Guest blog: Being smart about flexible working - By Stefanie Reissner, Newcastle University & Michal Izak, University of Roehampton

More and more office workers now can work flexibly: from home or a café, interspersed with the school run or a lunch with friends – and without the commute. Such flexibility brings opportunities and challenges for individuals and organizations, which we have researched thanks to funding by the British Academy and the Leverhulme Trust.

The advantages of flexible working are already well documented. It allows individuals to have greater control over their time and combine work with other commitments. Gone are the days when carers (particularly women) had to decide between working and caring. Now, parents and grandparents can attend a school play in the afternoon and catch up with work in the evening, helping them to improve their work-life balance. Or they can work at a nearby café whilst their offspring attends an extracurricular sport activity they needed a lift from parents to get to. Similarly, carers can now attend appointments with external parties during the day and finish off their work later without having to book time off, helping them to shoulder the burden. Our research (and that of others) has found that staff will often repay their organization by working longer and harder.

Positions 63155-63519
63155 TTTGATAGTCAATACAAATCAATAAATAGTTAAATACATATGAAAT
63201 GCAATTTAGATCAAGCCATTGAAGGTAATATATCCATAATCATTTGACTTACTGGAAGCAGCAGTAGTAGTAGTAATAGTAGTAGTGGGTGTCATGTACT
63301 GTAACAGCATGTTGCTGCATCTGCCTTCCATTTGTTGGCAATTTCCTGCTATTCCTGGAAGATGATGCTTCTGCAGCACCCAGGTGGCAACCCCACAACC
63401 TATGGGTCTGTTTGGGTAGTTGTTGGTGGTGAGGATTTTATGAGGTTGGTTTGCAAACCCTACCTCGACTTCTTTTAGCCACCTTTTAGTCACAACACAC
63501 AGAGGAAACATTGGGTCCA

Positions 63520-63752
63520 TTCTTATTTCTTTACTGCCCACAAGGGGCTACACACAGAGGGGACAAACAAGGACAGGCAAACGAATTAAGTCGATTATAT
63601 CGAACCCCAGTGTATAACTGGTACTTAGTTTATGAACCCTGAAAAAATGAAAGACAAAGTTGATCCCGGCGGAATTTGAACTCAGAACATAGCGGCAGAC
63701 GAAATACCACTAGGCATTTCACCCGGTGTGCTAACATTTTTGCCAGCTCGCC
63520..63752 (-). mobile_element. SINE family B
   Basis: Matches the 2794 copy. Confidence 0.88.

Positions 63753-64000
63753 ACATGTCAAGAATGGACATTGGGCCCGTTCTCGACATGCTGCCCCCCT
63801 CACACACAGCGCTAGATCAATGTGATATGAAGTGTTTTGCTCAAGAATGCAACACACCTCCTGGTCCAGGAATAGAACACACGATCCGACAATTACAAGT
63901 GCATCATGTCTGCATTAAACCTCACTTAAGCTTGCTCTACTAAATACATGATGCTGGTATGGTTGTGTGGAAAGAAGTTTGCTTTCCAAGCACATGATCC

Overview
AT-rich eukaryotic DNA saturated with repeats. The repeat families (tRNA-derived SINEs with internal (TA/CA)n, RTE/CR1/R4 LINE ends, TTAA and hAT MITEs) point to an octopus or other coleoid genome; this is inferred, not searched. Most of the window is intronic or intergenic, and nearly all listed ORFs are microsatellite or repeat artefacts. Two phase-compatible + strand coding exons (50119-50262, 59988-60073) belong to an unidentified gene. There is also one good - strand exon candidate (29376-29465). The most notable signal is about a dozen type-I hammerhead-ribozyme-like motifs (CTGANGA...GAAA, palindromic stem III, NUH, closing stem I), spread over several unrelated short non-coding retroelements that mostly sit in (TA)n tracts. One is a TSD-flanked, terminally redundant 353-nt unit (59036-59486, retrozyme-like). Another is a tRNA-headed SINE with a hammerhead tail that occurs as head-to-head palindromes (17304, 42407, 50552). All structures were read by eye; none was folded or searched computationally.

Indeed, most research participants told us that they frequently checked their work email in the evenings, on weekends and even on holiday. They are sacrificing time for rest and relaxation to stay connected with work, despite tension with their partners and families. Others told us that they did not take formal lunch breaks but instead ‘eat on the hoof’ in meetings or while working on the computer. Others again were found to log on to the work computer system in the middle of the night because they felt pressured to complete a high workload to the highest standards. Finally, some extended their work activities right into the territories typically associated with leisure: using every opportunity to source work-related content from shows or movies they watched in the evening, while seemingly relaxing.